Likutei Amarim Chapter 43, Class 3

Continuation of Ch. 43

אך היראה עילאה, ירא בשת

However, as for yirah ila‘ah, a fear stemming from a sense of shame before G‑d’s greatness,

Fear of G‑d stemming from a sense of shame is similar to the shame and total sense of abnegation a person feels when he is in the presence of a truly outstanding tzaddik. 3 His shame is not from that great man’s external and revealed powers, as would be the case when one fears a king.

Fearing a king only involves fear of his externality, which finds expression in his rule. (Generally, the more extensive the king’s domain, the greater will be the fear of him.)

The same is true of the fear of G‑d which results from contemplating the “garments” and revelation of G‑dliness in all worlds. It is therefore termed yirah tata‘ah, a lower level of the fear of G‑d, inasmuch as it does not evoke the same degree of shame and self-nullification as is evoked by recognizing the greatness of a truly righteous person. There, the shame and fear is prompted by the great man’s essence; the nullification and shame will therefore be total. Thus, yirah ila’ah is a fear which stems from a sense of shame when one is confronted by G‑d’s greatness.

ויראה פנימית, שהיא נמשכת מפנימית האלקות שבתוך העולמות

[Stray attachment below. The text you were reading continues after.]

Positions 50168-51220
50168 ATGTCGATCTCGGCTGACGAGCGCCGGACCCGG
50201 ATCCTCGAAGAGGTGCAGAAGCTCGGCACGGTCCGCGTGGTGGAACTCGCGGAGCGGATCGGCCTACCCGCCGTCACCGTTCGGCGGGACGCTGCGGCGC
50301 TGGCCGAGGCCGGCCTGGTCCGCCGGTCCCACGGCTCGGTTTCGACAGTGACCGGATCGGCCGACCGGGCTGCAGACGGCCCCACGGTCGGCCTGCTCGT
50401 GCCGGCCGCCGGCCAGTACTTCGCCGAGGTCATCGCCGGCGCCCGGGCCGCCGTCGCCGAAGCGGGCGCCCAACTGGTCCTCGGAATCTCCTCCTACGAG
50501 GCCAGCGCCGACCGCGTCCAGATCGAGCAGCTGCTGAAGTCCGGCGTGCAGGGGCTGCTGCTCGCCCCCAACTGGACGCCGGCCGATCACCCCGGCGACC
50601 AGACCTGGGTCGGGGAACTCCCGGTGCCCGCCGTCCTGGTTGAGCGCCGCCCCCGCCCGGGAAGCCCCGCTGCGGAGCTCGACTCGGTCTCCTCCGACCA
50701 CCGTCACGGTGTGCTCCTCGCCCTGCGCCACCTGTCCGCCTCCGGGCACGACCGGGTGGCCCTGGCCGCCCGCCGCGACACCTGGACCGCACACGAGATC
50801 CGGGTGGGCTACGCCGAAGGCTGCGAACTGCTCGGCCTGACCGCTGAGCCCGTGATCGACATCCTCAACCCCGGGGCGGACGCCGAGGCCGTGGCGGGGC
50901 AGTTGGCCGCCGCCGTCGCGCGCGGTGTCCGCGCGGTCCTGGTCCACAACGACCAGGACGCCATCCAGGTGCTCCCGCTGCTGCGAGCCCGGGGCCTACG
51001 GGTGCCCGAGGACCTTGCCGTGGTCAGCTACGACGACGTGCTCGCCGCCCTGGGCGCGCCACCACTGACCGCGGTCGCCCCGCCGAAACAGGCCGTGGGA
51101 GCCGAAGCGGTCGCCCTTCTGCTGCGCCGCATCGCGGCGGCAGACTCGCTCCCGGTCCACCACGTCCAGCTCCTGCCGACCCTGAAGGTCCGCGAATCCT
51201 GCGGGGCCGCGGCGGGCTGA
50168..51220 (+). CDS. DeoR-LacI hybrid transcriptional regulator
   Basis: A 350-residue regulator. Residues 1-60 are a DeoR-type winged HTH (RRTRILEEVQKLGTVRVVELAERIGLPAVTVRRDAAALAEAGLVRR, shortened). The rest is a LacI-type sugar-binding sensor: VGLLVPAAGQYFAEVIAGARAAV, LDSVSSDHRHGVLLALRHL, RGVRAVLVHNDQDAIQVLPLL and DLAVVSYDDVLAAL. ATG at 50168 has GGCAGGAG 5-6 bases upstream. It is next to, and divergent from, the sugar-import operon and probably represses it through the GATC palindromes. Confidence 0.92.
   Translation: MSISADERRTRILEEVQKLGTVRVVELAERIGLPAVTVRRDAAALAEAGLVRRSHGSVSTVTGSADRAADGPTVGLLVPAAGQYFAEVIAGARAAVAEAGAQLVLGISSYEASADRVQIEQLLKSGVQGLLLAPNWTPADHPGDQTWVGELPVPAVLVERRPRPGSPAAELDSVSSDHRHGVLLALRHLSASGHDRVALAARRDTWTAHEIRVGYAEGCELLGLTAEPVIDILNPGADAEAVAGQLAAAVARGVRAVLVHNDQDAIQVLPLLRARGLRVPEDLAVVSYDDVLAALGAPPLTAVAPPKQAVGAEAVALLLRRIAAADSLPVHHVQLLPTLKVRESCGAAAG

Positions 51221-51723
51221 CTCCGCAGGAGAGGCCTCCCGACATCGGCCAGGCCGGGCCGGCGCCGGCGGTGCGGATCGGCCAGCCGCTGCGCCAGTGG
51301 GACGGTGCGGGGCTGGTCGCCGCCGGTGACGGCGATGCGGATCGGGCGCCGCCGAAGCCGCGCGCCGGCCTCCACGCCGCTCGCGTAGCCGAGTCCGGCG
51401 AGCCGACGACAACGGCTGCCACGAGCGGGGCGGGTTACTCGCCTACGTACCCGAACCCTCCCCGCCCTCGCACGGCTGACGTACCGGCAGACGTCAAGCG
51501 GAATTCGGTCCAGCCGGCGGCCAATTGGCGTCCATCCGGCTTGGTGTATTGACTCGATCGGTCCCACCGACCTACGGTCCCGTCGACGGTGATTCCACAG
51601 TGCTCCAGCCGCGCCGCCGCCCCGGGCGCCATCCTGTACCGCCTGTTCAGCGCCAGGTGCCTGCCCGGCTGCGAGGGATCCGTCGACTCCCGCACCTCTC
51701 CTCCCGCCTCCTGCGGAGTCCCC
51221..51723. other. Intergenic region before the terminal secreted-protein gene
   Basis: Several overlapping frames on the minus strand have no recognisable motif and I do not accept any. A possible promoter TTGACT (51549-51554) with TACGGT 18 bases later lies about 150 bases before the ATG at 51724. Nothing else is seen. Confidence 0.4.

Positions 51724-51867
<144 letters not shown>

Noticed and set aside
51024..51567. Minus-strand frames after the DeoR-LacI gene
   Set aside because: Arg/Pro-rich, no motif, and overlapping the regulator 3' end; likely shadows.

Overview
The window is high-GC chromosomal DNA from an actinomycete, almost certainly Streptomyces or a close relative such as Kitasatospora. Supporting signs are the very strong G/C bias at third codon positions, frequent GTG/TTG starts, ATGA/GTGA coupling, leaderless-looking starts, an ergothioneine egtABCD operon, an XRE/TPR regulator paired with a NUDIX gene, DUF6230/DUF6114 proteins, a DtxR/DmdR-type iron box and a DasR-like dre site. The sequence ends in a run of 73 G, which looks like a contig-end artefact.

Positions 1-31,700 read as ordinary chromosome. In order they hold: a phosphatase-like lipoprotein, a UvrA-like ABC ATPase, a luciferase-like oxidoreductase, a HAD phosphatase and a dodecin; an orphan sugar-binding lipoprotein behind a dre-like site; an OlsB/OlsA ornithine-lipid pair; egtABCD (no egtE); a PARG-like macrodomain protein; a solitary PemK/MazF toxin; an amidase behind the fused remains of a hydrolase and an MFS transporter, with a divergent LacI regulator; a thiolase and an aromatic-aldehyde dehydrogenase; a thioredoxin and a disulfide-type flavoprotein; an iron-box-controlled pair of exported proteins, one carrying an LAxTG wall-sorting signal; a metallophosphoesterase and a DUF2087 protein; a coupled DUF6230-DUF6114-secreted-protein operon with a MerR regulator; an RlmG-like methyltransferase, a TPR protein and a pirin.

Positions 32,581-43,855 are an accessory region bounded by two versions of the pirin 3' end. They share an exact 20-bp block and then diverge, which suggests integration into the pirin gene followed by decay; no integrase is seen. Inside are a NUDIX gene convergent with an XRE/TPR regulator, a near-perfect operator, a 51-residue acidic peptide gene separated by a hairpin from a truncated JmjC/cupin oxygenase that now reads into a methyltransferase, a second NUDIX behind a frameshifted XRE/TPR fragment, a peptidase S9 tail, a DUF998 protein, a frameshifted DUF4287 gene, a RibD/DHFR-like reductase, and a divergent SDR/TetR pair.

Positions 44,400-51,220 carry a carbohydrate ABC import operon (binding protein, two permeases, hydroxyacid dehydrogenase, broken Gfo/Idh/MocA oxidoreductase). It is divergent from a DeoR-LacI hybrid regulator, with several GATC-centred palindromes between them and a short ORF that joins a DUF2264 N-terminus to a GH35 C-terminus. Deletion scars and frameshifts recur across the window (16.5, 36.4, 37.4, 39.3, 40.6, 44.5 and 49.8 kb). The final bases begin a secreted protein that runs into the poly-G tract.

and an inner fear that derives from the inward aspects of G‑dliness within the worlds,

wherein the person is cognizant of the inward and essential aspects of G‑dliness and not only of the external qualities of G‑dliness which are clothed in all the worlds. The worlds are wholly nullified before this inward aspect of G‑dliness with a complete and total nullification, bittul bimetziut. Awareness of this higher level of nullification leads to the higher level of fear, yirah ila‘ah.

עליה אמרו: אם אין חכמה, אין יראה

concerning this level of fear it was said by our Sages, “If there is no wisdom, there is no fear.” This level of fear must be prefaced by wisdom.

דחכמה היא כ״ח מ״ה

For 4 Chochmah is ko‘ach mah, the level of nullification which is termed mah (“What?”), as the verse says, 5 “…and we are mah” — a phrase that expresses the complete and total nullification which is termed bittul bimetziut,

והחכמה מאין תמצא

and 6 “Chochmah comes from ayin” (“nothingness”), for which reason Chochmah is ayin and nullity,

ואיזהו חכם, הרואה את הנולד. פירוש: שרואה כל דבר איך נולד ונתהוה מאין ליש, בדבר ה׳ ורוח פיו יתברך, כמו שכתוב: וברוח פיו כל צבאם

and our Sages said, moreover, 7 “Who is wise? He who sees that which is born [and created].” That is to say, that the wise person is he who sees how everything is born and created from non-being to being by means of the Word of G‑d and the breath of His mouth, as it is written, 8 “…and by the breath of His mouth all their hosts [were created].”

ואי לזאת, הרי השמים והארץ וכל צבאם בטלים במציאות ממש בדבר ה׳ ורוח פיו, וכלא ממש חשיבי, ואין ואפס ממש, כביטול אור וזיו השמש בגוף השמש עצמה

Therefore, the heavens and the earth and all their hosts, i.e., all of creation, are truly nullified out of existence within the Word of G‑d and the breath of His mouth — the level of their nullification is thus not that of bittul hayesh but of bittul bimetziut — and are accounted as nothing at all, as naught and nothingness indeed, just as the light and brightness of the sun are nullified within the body of the sun itself.